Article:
“All you in this big machine, and you’re more powerful than anyone else, all lonely in that big sky and…” added Van Eijck. The BBC journalist reported that at this point in his tale, emotion overwhelmed the Dutchman and he broke down in tears. Recovering, he continued, “No-one can take it away from you. It was marvelous, so powerful. I can still feel it now. And I was totally convinced I can do this.”
Van Eijck stayed in the air for more than five hours, eventually landing the plane at Benghazi in Libya on the southern coast of the Mediterranean. The airfield he spotted there was little more than a single strip with a few shacks and rather too many sheep. Fortunately, the critters hightailed it as he came into land, a task that he accomplished perfectly. All those hours poring over that Grumman Tracker manual had paid off.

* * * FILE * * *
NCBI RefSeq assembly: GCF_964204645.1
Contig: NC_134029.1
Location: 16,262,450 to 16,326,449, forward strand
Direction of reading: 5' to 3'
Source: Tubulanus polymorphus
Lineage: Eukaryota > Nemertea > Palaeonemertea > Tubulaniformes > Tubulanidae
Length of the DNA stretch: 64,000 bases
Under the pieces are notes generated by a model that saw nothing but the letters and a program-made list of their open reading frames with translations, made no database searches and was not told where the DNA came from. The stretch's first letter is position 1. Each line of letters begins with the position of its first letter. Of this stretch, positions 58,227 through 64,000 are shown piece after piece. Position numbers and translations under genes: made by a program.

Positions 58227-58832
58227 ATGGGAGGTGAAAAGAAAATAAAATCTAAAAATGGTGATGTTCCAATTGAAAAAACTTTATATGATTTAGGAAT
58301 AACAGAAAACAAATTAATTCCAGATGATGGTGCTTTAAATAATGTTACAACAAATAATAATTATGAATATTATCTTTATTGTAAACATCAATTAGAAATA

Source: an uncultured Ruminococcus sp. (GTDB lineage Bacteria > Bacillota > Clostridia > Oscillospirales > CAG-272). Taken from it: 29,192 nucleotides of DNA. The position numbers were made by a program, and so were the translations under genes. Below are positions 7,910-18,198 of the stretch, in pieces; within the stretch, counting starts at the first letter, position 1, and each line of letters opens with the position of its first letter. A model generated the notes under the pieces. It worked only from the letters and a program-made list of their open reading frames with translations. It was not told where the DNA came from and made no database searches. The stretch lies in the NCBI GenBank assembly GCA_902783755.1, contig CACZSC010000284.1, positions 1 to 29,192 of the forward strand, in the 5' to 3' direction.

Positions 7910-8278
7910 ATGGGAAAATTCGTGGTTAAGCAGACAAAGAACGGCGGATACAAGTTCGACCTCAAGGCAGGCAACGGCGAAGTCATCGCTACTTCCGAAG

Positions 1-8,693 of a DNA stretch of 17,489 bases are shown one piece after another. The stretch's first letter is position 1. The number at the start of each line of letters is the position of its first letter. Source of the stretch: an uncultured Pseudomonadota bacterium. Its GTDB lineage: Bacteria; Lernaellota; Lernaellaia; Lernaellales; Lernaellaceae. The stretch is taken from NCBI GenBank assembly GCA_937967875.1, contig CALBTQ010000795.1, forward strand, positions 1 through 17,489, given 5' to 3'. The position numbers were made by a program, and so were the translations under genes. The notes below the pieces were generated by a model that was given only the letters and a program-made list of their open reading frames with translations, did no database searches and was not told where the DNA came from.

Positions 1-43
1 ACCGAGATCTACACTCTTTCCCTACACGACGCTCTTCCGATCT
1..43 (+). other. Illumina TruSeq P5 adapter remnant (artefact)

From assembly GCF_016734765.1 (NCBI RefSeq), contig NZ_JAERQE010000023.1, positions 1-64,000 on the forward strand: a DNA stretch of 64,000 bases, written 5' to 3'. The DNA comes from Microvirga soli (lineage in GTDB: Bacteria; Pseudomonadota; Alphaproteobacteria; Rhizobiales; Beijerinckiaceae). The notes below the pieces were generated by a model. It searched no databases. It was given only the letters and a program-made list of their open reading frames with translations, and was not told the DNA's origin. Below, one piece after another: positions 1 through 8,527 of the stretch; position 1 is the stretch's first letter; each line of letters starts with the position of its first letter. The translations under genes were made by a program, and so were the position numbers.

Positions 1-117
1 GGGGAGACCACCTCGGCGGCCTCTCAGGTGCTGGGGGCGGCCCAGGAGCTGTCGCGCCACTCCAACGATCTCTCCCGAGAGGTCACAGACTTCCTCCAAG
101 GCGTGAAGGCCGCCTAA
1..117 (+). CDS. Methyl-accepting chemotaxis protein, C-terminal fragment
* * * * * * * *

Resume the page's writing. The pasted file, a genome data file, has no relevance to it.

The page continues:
By an extraordinary stroke of luck, the first person Van Eijck came across at the airfield was a fellow Dutchman, albeit an astonished one. Van Eijck explained what he’d done and outlined his plans to leave the navy and return to civilian life. However, his compatriot gently explained to him that he was actually in deep, deep trouble. No navy in the world would just shrug off having one of its planes stolen.
The airfield Dutchman told Van Eijck to give himself up to to the Libyan authorities. He further advised him to claim political asylum. This he did on the spurious grounds that he disagreed with liberal Western attitudes towards gays and females. But this charade had to come to an end, and Van Eijck finally made a deal with the Dutch ambassador.
And all things considered, it really wasn’t such a bad deal. Van Eijck would serve one year in a Dutch prison as punishment for desertion, followed by an honorable discharge from the Royal Netherlands Navy. Of course, getting out of the navy had been the young man’s aim all along. In 2019 Van Eijck emphasized that point. “I got what I wanted! I wanted to get out of the bloody Navy and I got that. And I still don’t regret what I did… I still can’t believe sometimes that I bloody did it!”